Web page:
Oftentimes the ’magic’ of theatre is its ephemerality, the experience of being in the moment, and in the collective memories you share with fellow audience members, whether they be family, friends or strangers.
But for theatremakers, this ephemerality can mean that studying the artform becomes very subjective, especially for those wanting to delve into the independent sector.
Hugo Williams, a member of the experimental collective Pony Cam, said this is an experience he has often run into when thinking about the legacy of theatre and how emerging makers can engage with it.
WIlliams said: ‘There are generations of major players in major theatres but that’s not necessarily representative of the industry. There are a lot of artists who have been doing work for a long time at an independent level, who are successful in their own territory and there’s something to be learned there.
‘There is something we can take from these artists in their methodology and process, especially for young artists. But the problem is, there aren’t many who have the ability to have a really detailed exchange between different generations of independent artists.’
But digital documentation of theatre has begun to change our ability to access and engage with its legacy, both with major productions and at the independent level.
Williams’s approach is to ask artists he admires, or who are working with similar ideas to those he is interested in, for digital copies of their work, as well as previous scripts and rehearsal notes which reveal more about the creative process than a recording of the final product.
‘A lot of artists have digital records now online and the quality might not be great but you can to see just a little bit of where things originated. And that’s so important given how ephemeral theatre is,’ said Williams.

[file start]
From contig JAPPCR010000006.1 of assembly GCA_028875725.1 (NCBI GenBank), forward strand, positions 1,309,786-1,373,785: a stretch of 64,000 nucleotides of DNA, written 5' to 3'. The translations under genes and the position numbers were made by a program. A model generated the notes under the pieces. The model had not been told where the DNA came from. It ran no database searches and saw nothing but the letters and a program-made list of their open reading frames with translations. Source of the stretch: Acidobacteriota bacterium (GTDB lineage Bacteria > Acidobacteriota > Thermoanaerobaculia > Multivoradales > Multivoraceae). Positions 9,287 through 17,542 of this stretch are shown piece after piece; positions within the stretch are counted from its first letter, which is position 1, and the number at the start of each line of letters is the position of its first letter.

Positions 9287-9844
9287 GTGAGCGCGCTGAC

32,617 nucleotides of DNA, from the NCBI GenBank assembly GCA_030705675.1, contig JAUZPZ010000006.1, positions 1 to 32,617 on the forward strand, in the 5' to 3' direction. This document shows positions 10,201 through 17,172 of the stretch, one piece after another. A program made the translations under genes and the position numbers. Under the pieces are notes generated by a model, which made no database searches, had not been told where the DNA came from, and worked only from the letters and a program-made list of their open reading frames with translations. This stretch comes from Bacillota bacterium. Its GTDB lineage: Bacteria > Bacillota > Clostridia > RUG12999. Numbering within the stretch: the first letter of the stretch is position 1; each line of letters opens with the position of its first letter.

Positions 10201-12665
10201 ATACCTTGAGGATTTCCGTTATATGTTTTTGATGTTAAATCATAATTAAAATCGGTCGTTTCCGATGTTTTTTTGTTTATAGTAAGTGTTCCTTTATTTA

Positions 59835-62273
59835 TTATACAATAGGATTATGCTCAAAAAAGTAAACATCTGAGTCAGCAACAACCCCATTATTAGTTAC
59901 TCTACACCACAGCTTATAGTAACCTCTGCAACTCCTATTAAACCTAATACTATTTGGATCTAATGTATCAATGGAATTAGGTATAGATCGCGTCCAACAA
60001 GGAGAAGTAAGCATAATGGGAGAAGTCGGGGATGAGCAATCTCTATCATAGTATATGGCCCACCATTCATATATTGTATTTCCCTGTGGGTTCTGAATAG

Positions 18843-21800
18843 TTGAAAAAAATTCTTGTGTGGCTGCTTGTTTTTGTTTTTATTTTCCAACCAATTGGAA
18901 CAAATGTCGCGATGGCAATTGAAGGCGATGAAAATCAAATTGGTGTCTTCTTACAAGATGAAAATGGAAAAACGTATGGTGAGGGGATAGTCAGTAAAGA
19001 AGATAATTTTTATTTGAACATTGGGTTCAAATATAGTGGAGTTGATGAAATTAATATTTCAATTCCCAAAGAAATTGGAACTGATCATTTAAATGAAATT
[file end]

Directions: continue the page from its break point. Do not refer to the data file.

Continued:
I’m encouraging all of my peers to document, document, document.Jessica Russell
Jessica Russell, a freelance videographer and broadcast director in WA’s performing arts scene, shares a similar view on documentation.
‘I’m really encouraging emerging makers to document their work, even if that’s just on a phone in a dress run,’ Russell told ArtsHub. ‘A full-length archival copy is such an under-appreciated tool when you want to revisit a work thematically and explore what you put on stage.’
That kind of archiving is growing trend, Russell noted, partly ’driven by our funding bodies, who are encouraging more and more documentation and proof of the validity of these projects, whereas it used to be a bit more dependent on our grant writing skills.
‘I’ve got more to show for my work in the part three years of working in film than I do for about 12 years in theatre and that just blows my mind,’ said Russell.
From collective memory to hard drives: theatre through a lens
In Russell’s experience, finding a balance between theatre and film is crucial to better serving the artform in a broadcasting and documentation capacity.